The right gear: instruments
Most bands form around a basic line-up of guitar, bass and drums and maybe synths, so we've focused on those. Keep in mind though that exploring other instruments can give you an edge and make you stand out.
Choosing which guitar you use depends on what sort of sound you want and how big your budget is. Normally, a guitarist in a band will own one or more acoustic or electric guitars. Acoustic guitars give a warmer tone than electric guitars. This makes it the perfect choice for understated, mellow tracks. Electric guitars can have a more abrasive and jagged tone than an acoustic.
Choosing a guitar is an extremely personal thing, so take your time to decide and try a few out before you commit to buying one. The majority of guitars are designed for right-handers but there are still plenty of options if you're left-handed. Your local music shop should be able to help you and there are plenty of places worth checking out online like Left Handed Guitars and Guitar Guitar
There are loads of accessories you may want to delve into, depending on your needs and style. Capos are used to change the pitch of the open strings - useful for finding new chords that would otherwise be unreachable - and slides are great for blues guitar work. Pedals come in all shapes and sizes for modifying your sound, but a beginner may want to opt for a 'multi-effect' model that'll give you everything from fuzz to flange. An E Bow is also a particularly nifty bit of kit – allowing a guitarist to simulate playing the strings with a bow. Used by everyone from Metallica to Radiohead, they can help you to create some incredible sounds from even the most budget electric guitar.
A tuner is also a useful investment. You can buy a variety of handheld electronic ones that produce a sound you then tune to. You can also buy ones that display on a screen what pitch you're at when you pluck a string, then you tune until it matches the correct note. If you play electric guitar you can also buy a pedal tuner you can control with your foot which goes on the ground with all your others meaning less fiddling around onstage.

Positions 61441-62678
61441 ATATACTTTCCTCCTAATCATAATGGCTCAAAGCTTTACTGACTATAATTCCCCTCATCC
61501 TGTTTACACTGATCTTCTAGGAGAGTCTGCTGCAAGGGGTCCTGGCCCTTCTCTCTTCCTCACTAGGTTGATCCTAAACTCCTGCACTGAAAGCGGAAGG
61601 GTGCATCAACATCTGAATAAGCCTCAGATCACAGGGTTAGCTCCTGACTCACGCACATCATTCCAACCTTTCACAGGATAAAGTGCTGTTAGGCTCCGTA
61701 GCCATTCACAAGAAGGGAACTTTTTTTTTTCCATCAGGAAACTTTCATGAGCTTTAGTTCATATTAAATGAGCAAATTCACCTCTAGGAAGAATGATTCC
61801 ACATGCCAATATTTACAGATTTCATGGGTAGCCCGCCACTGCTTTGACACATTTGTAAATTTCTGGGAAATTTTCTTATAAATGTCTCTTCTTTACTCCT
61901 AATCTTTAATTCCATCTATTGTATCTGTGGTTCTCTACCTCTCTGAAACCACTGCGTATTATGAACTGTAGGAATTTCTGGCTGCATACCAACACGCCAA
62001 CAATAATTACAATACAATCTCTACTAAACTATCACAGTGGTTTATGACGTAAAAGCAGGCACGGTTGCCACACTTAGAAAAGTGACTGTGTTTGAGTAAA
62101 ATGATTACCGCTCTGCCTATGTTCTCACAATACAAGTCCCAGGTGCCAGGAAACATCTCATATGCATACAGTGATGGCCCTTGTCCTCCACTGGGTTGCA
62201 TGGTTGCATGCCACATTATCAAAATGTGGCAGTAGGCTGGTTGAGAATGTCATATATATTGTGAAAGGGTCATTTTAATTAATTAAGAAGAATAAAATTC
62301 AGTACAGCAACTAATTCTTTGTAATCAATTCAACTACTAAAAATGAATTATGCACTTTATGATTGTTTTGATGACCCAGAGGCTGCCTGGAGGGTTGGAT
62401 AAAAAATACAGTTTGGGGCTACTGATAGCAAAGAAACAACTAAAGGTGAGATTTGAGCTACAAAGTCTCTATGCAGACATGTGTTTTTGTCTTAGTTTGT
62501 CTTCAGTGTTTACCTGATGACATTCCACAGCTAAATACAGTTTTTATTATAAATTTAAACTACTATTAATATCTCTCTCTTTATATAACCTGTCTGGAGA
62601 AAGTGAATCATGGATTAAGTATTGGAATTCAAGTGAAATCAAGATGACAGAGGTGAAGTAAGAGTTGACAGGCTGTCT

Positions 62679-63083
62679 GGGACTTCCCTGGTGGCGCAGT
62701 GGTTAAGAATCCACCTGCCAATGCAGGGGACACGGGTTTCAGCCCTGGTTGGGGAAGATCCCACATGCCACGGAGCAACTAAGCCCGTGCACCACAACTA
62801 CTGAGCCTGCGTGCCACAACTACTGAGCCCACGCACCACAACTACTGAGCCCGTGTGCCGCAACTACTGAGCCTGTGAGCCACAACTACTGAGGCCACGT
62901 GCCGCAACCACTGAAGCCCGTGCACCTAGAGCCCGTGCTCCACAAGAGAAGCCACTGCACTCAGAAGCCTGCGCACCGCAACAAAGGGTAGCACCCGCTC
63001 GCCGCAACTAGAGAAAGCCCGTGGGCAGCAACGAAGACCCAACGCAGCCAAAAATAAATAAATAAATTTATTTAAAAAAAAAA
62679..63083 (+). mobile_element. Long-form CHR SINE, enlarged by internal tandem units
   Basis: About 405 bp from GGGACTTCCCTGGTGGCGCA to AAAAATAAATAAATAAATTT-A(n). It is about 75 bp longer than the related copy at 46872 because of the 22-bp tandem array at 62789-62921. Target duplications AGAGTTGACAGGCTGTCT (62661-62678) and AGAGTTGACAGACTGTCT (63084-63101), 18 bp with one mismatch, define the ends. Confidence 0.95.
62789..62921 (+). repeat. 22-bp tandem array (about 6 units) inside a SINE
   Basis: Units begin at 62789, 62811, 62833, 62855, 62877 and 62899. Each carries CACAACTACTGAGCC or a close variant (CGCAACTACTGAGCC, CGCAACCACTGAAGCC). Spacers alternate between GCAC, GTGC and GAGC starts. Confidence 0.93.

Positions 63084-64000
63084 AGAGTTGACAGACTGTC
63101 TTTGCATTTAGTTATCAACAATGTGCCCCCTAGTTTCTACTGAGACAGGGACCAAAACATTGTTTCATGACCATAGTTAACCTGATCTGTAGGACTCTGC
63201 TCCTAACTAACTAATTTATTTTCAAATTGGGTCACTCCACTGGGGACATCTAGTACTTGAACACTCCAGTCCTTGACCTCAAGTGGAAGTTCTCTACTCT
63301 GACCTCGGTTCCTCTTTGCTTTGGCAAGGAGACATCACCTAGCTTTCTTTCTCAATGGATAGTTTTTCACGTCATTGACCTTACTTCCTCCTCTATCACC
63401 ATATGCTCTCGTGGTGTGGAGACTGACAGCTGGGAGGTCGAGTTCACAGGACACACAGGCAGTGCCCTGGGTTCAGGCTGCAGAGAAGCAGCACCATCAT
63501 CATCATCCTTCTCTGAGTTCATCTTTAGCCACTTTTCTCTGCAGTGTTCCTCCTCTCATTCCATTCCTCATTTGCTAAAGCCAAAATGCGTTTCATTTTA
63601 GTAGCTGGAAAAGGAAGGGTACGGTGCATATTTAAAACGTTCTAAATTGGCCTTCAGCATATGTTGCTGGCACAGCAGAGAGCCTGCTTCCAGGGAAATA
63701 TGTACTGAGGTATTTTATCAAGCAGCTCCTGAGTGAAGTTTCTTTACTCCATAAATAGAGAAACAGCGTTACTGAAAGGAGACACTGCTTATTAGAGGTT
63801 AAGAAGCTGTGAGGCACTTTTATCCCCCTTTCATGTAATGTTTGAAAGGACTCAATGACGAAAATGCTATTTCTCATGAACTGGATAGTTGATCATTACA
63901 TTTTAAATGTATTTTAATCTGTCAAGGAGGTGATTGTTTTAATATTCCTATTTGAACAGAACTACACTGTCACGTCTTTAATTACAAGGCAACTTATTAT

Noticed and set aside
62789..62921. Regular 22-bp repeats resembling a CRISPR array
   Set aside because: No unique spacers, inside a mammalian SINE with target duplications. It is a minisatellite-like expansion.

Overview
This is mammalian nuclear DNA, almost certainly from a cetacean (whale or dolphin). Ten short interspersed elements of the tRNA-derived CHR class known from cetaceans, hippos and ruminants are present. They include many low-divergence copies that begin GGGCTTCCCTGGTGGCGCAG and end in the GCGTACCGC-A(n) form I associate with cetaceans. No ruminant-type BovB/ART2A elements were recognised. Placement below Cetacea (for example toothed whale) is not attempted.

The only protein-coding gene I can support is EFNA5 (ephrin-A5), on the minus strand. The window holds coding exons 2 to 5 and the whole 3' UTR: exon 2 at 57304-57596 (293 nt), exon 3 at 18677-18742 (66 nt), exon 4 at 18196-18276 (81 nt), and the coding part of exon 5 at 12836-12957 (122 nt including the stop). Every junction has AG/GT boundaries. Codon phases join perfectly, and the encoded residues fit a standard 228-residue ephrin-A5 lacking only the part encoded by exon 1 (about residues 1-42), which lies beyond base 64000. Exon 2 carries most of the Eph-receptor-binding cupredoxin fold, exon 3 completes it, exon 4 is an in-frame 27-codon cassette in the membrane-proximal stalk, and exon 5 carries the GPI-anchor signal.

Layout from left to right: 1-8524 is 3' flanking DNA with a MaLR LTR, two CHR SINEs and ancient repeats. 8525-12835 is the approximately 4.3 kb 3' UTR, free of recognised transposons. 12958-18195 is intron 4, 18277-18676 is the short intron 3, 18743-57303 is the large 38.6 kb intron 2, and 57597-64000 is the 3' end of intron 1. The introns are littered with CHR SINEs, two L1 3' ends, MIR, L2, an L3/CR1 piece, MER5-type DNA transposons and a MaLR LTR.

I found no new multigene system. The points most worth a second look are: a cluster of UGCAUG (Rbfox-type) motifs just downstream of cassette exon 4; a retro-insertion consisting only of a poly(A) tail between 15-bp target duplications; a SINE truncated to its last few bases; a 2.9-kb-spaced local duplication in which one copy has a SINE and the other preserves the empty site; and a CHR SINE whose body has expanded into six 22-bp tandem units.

Deciding on the right bass is dependent on the type of music you're making. Traditionally bassists use a four string but, depending on the kind of music they want to create, it can be the norm to use types with extra strings. For example, five string basses are used by heavy metallers while six string basses are often the domain of jazz and world musicians. The orchestral style double bass, meanwhile, is used by bluegrass, rockabilly and jazz musicians.
Your musical style can also dictate whether you end up using a fretted or fretless bass. A fretted bass is much easier to play than a fretless one and the fact it delivers a clipped, crisp sound making it ideal for most rock music. In contrast fretless basses offer a smoother sound and give the player more freedom to move around the guitar neck. As with other guitars there are plenty of different effects pedals out there for the electric bass. These can include anything from distortion pedals to compression units.
A standard five-piece kit consists of a bass drum, a snare, two toms, one floor tom and hi hat. You can add definition and drama to your playing by adding a crash or ride cymbal to your setup. It’s worth investing in a good stool, it should be padded enough to be comfortable, not inhibit movement in your arms or legs and promote good posture.
Individual drums are normally described in terms of their size and depth - a common snare drum has a diameter of 14” and a depth of 5”. Cymbal sizes vary, depending on how much sustain you want from them and your on personal style and preference.
Keyboards and synths
You can buy synths with as few as 25 keys, up to a full piano-sized 88. They generally don’t have built-in speakers, so you’ll need an amp or something similar to play through. A synth should be your first choice if want to emulate the sound of another instrument, particularly if it’ll be distorted, as you can fine tune many aspects of the instrument’s sound.
Keyboards can replicate loads of different instruments and sound effects, from pianos, drums or bass through to comic helicopter sounds, but generally have fewer functions than synths. In-built speakers are more common, and the amount of keys vary from 61 – 88. Most models will also let you record and arrange tracks so you can play over them in a live setting.
Choosing a touch responsive keyboard will allow more expressive playing – putting you in greater control of how loud individual notes are, while a dual voice or layered facility will let you play one instrument with your left hand, and one with your right. If you fancy a mish-mash of the two options, you might like a workstation synthesiser. These combine the creative potential of a synth with the song-arrangement functions of a keyboard.